Of course, detecting the presence of scientific ideas in the writings of scientific men (Franklin, a scientist and inventor, and Conan Doyle, a medical doctor) isn’t unexpected, particularly with two individuals whom share the distinction of forwarding scientific study. Conan Doyle’s fiction anticipated the usage of methods that would become central in forensic sciences (eg, preserving footprints, protecting the crime scene from contamination)[††] and inspired forensic science pioneers like Edmond Locard (Steenberg 35).[‡‡] In Franklin’s case, the study of electricity benefited greatly from his attention to it (Chaplin), to put it mildly. Nonetheless, uncovering these connections between very different people writing for very different purposes was satisfying. I wouldn’t go so far to claim that I’ve seen further than some, but perhaps further than I once did.[§§] And I do feel a bit like a sleuth for detecting evidence of scientific thought.
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[*] High school to be exact.
[†] Spoiler: It’s my favorite part.
[‡] For the curious, I have an undergraduate degree in Literature and one in Environmental Studies.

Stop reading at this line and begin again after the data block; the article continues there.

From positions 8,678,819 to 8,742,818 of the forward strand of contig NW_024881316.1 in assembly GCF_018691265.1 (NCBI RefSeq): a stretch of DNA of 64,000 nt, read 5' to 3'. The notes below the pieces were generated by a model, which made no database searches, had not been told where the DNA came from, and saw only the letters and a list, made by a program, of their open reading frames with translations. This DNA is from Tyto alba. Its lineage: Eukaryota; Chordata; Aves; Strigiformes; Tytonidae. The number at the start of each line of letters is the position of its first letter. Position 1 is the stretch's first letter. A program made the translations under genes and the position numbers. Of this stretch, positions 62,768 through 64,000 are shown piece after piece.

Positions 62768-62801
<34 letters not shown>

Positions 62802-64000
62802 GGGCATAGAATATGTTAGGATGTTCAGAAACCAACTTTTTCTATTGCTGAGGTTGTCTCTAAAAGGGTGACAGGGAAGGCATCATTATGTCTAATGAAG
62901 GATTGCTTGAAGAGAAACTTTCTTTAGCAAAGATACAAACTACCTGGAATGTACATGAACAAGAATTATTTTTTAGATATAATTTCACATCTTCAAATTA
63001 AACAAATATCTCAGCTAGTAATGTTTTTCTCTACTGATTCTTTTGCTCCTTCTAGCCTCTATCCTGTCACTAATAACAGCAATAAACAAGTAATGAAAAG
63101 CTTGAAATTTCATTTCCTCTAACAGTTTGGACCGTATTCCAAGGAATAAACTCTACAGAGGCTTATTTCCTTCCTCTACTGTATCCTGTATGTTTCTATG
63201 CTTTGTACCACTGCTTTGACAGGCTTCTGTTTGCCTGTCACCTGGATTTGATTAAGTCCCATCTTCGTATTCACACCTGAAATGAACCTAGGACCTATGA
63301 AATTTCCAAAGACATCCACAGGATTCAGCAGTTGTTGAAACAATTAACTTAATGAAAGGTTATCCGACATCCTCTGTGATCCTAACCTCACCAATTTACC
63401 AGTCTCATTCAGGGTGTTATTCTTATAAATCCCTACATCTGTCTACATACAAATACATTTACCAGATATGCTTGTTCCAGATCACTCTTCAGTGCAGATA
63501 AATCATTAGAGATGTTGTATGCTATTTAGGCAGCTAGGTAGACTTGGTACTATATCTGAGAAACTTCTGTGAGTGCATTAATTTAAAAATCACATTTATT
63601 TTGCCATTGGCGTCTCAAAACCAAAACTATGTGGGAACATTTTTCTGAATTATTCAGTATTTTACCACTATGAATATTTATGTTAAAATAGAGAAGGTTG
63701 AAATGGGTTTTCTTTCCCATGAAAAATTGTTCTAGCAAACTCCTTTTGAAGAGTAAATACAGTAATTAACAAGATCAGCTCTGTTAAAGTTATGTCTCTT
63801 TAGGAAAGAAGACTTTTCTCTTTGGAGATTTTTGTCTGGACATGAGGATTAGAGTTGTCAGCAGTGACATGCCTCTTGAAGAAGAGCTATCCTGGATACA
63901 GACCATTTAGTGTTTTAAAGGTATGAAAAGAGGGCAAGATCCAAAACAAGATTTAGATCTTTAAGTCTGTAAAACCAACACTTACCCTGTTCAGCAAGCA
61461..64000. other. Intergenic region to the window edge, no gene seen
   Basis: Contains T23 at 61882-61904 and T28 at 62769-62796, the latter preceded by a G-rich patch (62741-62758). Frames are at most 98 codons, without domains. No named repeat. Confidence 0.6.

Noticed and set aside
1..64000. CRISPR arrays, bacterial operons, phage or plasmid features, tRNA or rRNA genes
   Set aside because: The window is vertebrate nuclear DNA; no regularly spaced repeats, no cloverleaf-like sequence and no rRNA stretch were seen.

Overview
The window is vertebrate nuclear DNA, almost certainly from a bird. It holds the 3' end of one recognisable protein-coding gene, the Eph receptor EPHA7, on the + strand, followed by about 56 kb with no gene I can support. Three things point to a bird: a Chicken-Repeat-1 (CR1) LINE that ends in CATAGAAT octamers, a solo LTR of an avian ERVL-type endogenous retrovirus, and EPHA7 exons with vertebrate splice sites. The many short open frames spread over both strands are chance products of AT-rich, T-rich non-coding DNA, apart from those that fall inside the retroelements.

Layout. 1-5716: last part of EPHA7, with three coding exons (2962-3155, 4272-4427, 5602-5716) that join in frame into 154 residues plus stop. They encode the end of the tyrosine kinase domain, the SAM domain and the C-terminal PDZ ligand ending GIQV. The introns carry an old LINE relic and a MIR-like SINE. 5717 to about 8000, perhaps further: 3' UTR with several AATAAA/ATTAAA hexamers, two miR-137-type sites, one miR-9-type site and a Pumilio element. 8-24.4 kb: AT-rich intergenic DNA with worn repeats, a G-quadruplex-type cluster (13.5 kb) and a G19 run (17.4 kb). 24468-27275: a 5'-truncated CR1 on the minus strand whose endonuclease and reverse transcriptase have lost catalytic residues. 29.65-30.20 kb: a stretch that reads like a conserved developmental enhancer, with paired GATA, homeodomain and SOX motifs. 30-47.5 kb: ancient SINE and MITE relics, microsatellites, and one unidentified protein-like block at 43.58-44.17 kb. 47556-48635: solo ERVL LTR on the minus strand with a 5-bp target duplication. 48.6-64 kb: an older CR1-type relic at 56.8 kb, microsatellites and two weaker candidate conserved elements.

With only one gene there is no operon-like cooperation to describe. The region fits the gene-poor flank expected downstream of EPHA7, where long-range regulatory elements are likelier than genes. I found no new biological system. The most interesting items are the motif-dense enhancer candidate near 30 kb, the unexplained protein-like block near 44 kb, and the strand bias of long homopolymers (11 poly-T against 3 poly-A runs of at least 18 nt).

[§] Numerous sources discuss this critical change in scientific thinking, including the one I cite here (as a physicist, he brings an interesting perspective to exploring this history ). The scientific methodology has a long history and, of course, will continue to evolve as scientific discoveries and thought require it to do so. The link I provide depicts a concise timeline of important known events, dates, and person contributing to this evolution.
[**] Based on my limited research, I’d (tentatively) go with Francis Bacon. Franklin already was familiar with the self-improvement plans of notable intellectuals, including Bacon who was likely the most influential (Lemay 39). Considering that Bacon favored experiments to establish facts (empiricism), I think this dovetails neatly with Franklin’s process here. Oh, and not having an answer didn’t have any negative consequences for my classwork; it was just embarrassing.
[‡‡] He apparently encouraged his students to read Holmes stories.
[§§] I’m cheekily referencing Newton’s famous quote: “”If I have seen further, it is by standing on the shoulders of giants.”
Chaplin, Joyce E. “Benjamin Franklin’s Science—In Public and Private.” Benjamin Franklin’s Science—In Public and Private. N.p., n.d. Web. 27 Jan. 2017. http://www2.avs.org/benjaminfranklin/chaplin.html.
Conan Doyle, Sir Arthur. Sherlock Holmes: The Complete Novels and Stories, Volume 1 and 2. 1920. Reprint. New York: Bantam Classics, 2003. Print.
Franklin, Benjamin. The Autobiography. In: Franklin, Benjamin. Writings. Ed. J. A. Leo Lemay. New York, NY: Literary Classics of the United States, 1987. Print.
Lemay, J. A. Leo. The life of Benjamin Franklin: printer and publisher, 1730–1747. Vol. 2. Philadelphia, PA: U of Pennsylvania Press, 2006. Print.
Steenberg, Lindsay. Forensic science in contemporary American popular culture: gender, crime, and science. New York: Routledge, 2013. Print.
Weinberg, Steven. To explain the world: the discovery of modern science. New York: Harper, 2015. Print.